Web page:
W3C home > Mailing lists > Public > public-w3process@w3.org > November 2011

Process issues

From: Scheppe, Kai-Dietrich <k.scheppe@telekom.de>
Date: Tue, 29 Nov 2011 14:05:24 +0100
To: "public-w3process@w3.org" <public-w3process@w3.org>
Message-Id: <63930C77AA7F3A4C8C7D5D7F2BB2FFEA7CFA443F28@QEO40072.de.t-online.corp>
Hi all,

there are bunch off issues that were brought up during the brainstorming session.

I think it would be beneficial to work out what is meant by a given statement, because as they are they are not always "mature" enough to work with.

First on the list...

General issues
"specs are too large"


There are many potential views on what is meant by that.

Here are some thoughts.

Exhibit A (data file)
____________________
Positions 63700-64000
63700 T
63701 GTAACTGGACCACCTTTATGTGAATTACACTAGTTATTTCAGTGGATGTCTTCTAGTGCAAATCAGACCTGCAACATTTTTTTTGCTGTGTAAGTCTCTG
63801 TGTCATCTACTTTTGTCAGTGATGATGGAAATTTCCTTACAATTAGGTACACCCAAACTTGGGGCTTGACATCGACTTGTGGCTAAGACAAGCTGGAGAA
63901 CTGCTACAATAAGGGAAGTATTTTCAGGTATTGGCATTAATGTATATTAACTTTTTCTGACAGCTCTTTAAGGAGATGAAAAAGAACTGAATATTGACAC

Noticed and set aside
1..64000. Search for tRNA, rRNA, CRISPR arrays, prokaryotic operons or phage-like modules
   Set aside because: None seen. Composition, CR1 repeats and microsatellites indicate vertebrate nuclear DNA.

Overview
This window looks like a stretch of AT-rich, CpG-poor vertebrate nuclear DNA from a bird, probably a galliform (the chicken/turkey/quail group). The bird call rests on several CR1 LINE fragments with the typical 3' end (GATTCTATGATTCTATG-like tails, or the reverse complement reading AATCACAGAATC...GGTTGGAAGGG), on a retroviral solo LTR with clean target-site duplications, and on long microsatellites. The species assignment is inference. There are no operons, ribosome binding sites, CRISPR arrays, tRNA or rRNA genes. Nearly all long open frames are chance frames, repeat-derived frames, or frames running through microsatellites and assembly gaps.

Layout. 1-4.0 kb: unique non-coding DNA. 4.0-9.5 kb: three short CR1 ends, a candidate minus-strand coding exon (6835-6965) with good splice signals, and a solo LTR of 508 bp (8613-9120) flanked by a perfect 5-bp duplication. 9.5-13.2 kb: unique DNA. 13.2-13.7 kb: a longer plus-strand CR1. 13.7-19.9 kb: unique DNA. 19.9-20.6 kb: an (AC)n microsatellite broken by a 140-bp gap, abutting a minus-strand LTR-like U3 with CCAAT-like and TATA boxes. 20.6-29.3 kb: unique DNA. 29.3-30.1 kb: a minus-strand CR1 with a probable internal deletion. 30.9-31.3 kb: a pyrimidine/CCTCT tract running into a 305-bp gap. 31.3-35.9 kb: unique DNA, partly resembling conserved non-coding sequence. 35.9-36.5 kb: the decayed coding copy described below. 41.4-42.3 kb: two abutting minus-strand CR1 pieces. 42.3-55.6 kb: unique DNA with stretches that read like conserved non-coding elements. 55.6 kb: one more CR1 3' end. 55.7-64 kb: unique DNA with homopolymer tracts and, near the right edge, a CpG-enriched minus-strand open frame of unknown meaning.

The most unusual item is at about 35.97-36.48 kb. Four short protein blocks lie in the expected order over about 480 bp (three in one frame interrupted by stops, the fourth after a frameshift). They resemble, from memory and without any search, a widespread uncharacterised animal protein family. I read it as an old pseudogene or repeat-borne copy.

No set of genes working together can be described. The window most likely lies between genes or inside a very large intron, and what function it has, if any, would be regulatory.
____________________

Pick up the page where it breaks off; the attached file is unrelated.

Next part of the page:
I welcome your feedback.



Scope of a spec
Are specs too large because they try to be all encompassing, thereby creating unwanted size?

Would it be beneficial to 
- split a given spec up into reasonable components? 
  (with reasonable being something depending on the topic)
- give some guidance as to how big a given sub-section of a spec should be 
  (for example 1-20 pages as a suggestion)
- plan ahead and declare specific exclusions, to be saved for later versions, basically like a roadmap.


Editing a spec
Is editing a spec with more than one person per document a problem?

Would it be beneficial to 
- split larger specs up into sub-sections that are edited by different people?
- work on them within task forces inside the working group?



Dependencies
Are specs to large because there are too many dependencies to consider?
- See the above which would allow parceling out work on dependencies.



Why else might specs be considered too large?

Please lets us hear your views based on your experience.

-- Kai



Received on Tuesday, 29 November 2011 13:09:17 UTC

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